Under the law (IDEA), students with disabilities must (1) have access to the general curriculum; (2) be involved in the general curriculum; and (3) progress in the general curriculum.
The purpose of special education is to ensure that all children with disabilities have available to them a “free and appropriate public education” that emphasizes special education and related services “designed to meet their unique needs and prepare them for further education, employment, and independent living”. Special education services are provided at no cost to the parents and must be provided in the “least restrictive environment”.
What is the general curriculum?
The regulations implementing IDEA ’97 describe the general curriculum as the same curriculum as that established for students without disabilities. The general curriculum can be thought of as “the overall plan for instruction adopted by a school or school system. You can find more information Michigan specific information on our Curriculum webpage.
What about a separate curriculum?
Special education law makes clear that there cannot be an alternative curriculum used for students with disabilities [34 CFR 300.320(a)(1)(i) and 300.320(a)(2)(i)(A)]. Decisions about personal curricula should never be categorical (i.e., based on a label of disability) but should—like any other IEP team decision—be decided based upon the individual strengths and needs of the student.
- Inclusion and Access to the General Curriculum NICHCY Legacy
- Standards-Based Individualized Education Programs (IEPs) Benefit Students: IEPs Must Align With the General Education Curriculum MDE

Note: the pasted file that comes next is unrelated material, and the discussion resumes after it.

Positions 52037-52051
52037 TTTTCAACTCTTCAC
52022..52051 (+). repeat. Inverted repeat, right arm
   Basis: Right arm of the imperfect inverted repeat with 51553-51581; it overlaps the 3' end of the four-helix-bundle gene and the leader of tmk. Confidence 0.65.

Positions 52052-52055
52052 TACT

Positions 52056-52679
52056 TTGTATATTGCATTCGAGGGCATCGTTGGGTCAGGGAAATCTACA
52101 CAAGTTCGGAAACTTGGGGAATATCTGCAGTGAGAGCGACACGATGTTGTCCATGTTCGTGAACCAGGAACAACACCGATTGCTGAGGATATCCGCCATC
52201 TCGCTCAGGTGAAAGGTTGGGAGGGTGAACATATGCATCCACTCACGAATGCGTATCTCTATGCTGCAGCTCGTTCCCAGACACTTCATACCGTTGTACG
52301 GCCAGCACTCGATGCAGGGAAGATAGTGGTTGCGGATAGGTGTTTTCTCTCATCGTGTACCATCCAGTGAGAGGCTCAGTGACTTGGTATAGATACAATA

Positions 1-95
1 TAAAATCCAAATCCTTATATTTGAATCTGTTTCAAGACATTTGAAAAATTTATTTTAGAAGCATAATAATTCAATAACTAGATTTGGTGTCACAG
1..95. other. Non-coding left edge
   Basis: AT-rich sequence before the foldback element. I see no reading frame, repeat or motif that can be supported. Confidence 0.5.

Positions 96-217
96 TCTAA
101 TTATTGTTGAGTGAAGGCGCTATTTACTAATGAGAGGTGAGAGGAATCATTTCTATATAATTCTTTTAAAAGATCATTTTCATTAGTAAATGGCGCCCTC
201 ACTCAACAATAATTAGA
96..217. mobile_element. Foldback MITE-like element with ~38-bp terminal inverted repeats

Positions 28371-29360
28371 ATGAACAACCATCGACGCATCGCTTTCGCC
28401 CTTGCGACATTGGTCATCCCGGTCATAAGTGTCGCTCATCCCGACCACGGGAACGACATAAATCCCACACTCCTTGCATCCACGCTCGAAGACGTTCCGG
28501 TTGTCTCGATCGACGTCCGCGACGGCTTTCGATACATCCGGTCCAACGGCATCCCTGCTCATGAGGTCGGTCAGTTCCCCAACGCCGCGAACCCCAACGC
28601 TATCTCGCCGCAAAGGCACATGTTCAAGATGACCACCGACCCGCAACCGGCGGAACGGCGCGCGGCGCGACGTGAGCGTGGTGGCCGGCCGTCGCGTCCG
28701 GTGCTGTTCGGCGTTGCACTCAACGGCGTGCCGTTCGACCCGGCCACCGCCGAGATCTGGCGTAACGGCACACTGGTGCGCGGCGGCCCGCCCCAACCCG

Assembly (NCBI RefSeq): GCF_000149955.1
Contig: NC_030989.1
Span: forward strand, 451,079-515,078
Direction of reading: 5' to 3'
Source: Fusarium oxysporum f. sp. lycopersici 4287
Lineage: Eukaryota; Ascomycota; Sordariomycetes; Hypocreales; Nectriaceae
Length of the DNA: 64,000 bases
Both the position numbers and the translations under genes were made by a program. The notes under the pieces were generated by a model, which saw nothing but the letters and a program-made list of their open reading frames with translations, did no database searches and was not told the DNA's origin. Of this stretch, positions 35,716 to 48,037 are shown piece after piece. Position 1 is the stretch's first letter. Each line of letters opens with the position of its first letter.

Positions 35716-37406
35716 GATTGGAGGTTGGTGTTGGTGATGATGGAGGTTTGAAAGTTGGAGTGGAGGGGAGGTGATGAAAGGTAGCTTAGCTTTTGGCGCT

What about participation in extra-curricular activities?
Schools do more than teach students to read and do math. Students also eat lunch together, go on field trips, and join school sponsored clubs and sports teams. These are called “non-academic” or “extra-curricular” activities. Students with disabilities must have an equal chance to take part in these other school activities.
- More detail at: Extracurricular and Non-Academic Activities
Where can I learn more and get support?
- SWIFT a national K-8 center that provides academic and behavioral support to promote the learning and academic achievement of all students, including students with disabilities and those with the most extensive needs.
- Our web pages on LRE and Inclusion
- Inclusion Matters (Michigan Facebook Group)
- Archived webinar: The Importance of Including Students with Disabilities in the General Education Classroom
- Michigan Alliance for Families – Contact Us! 1-800-552-4821
- Kids Together
- Disability is Natural